Optimism on a breakthrough in efforts to reach a political settlement of the Nagorno-Karabakh conflict in 2001 proved premature. Both Armenia and Azerbaijan are now reluctant to even engage in confidence-building measures.
Early in 2001 many experts believed that a lasting settlement to the Karabakh question could be achieved during the year. These hopes were fueled by the intensive activity of the Minsk Group co-chairs - the United States, Russia and France. Following an April summit in Key West, Florida, it appeared that a peace deal was imminent. But negotiations quickly lost momentum and the Karabakh question faded from the forefront of international attention following the September 11 terrorist attacks in the United States.
The dialogue between Armenia and Azerbaijan is continuing, but no progress is being made. During their latest meeting at the November 30 CIS summit in Moscow, Armenian President Robert Kocharian and his Azerbaijani counterpart, Heidar Aliyev, did not hold in-depth discussions on Karabakh
During the Karabakh conflict, which raged from 1988-94, Armenian separatists decisively defeated the Azerbaijani forces, securing de facto independence for the enclave, as well as occupying large swathes of Azerbaijan to serve as a buffer zone. Since the end of actual fighting, the two countries have been unable to agree on a political settlement on Karabakh.
Karabakh's status remains a major point of contention. Azerbaijan has offered Karabakh broad autonomy, but maintains that the enclave should fall under Baku's jurisdiction. Armenia regards any confederal relationship between Azerbaijan and Karabakh as untenable - a position based on a 1992 parliamentary resolution.
Under that resolution, Armenia cannot agree to any peace settlement concerning Karabakh without the consent of the unrecognized republic's leaders. The enclave's officials are unlikely to approve of any deal that leaves the territory under Azerbaijani authority. Karabakh leaders assert that the enclave has never been a part of independent Azerbaijan. Their argument follows that Karabakh was joined to Soviet Azerbaijan by an illegal decision made by the Stalin-era Communist Party. They add that Karabakh declared its independence in a December 1991 referendum, shortly before the collapse of the Soviet Union.
At this point, neither Armenia, nor Azerbaijan seem prepared for what Javier Solana, the EU's High Representative for Common Foreign and Security Policy, termed as "painful compromises."
From the Armenian standpoint, compromising could create considerable domestic difficulties for Kocharian, himself a former Karabakh leader whose tough stance on the issue helped him defeat Levon Ter-Petrossian in Armenia's 1998 presidential election. At present, Kocharian faces considerable domestic opposition. But Armenian leaders from across the political spectrum are united on the Karabakh issue. Thus, Kocharian would likely suffer politically if the government softened its stance on Karabakh.
Several organizations criticized Kocharian for his readiness to withdraw, in case of settlement, from the occupied Azerbaijan territories outside the Nagorno-Karabakh Republic. According to these organizations, these territories are, like Karabakh itself, former Armenian lands. Hence, the occupied territories should be named "liberated." Only a small group of politicians, mainly associated with the Armenian National Movement, the party of Ter-Petrossian, want Kocharian to make concessions.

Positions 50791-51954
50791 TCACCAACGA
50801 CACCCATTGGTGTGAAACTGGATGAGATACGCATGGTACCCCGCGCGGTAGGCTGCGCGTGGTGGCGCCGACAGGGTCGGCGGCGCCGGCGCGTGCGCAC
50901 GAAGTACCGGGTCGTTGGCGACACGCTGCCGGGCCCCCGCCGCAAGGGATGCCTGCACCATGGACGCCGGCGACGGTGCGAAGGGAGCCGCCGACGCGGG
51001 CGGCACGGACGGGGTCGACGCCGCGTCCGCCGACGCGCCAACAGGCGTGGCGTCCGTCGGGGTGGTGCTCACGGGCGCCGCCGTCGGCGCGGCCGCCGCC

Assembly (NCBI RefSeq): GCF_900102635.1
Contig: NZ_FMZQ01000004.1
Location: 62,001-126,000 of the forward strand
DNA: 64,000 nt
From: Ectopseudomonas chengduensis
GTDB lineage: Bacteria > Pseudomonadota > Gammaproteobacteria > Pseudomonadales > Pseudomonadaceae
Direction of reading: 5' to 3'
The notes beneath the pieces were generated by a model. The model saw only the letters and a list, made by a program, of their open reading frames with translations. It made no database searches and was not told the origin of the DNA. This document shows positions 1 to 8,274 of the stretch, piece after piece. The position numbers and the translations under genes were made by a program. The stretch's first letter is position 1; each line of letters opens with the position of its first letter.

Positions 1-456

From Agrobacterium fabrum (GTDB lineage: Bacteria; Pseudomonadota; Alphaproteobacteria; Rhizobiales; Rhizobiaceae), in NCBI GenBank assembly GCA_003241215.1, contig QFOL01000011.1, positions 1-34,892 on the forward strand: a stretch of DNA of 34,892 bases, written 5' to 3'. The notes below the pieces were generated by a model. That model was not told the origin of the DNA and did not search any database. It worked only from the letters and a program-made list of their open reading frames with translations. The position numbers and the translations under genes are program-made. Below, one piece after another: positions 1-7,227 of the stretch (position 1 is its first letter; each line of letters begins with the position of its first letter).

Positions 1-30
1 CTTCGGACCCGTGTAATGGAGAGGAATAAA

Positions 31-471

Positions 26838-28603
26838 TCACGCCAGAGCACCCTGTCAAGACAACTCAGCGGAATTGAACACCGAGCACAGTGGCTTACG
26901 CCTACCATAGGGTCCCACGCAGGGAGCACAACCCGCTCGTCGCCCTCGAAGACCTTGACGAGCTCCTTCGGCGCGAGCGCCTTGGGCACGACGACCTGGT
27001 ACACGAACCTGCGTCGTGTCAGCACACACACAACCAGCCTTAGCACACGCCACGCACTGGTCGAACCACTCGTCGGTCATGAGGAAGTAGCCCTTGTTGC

Given the current deadlock, some observers say a comprehensive settlement now appears unachievable. In a recent newspaper interview, Vladimir Kazimirov, Russia's former special envoy on Karabakh, called on Armenia and Azerbaijan to take unilateral steps that could build trust. Some Armenian observers say Azerbaijan could improve the negotiating climate by establishing contacts with Karabakh leaders. Baku so far has been reluctant to open such contacts out of concern that they would constitute tacit recognition of Karabakh's independence.Armenian experts also suggest that Azerbaijan could build trust by elaborating the framework for broad autonomy that it has pledged to give Karabakh.
Even if Azerbaijan were to take such steps, they might not break the current stalemate. In the aftermath of the September 11 terrorist attacks, Armenian-Azerbaijani relations have deteriorated sharply. Each country has accused the other of supporting terrorism. Armenian and Karabakh authorities cite reports that Chechen and Afghan militants fought on the Azerbaijani side during the Karabakh conflict. Meanwhile, Azerbaijani officials claim that Nagorno Karabakh has developed into a drug trafficking center.
The only positive aspect concerning the search for Karabakh peace is that both sides have repeatedly confirmed a desire to reach a peaceful solution. In recent months, Azerbaijani leaders, including Aliyev, have warned that a resumption of hostilities could not be excluded. However, most Karabakh observers say the chances of renewed warfare are slim to nonexistent.
Haroutiun Khachatrian is a Yerevan-based writer specializing in economic and political affairs.
Sign up for Eurasianet's free weekly newsletter.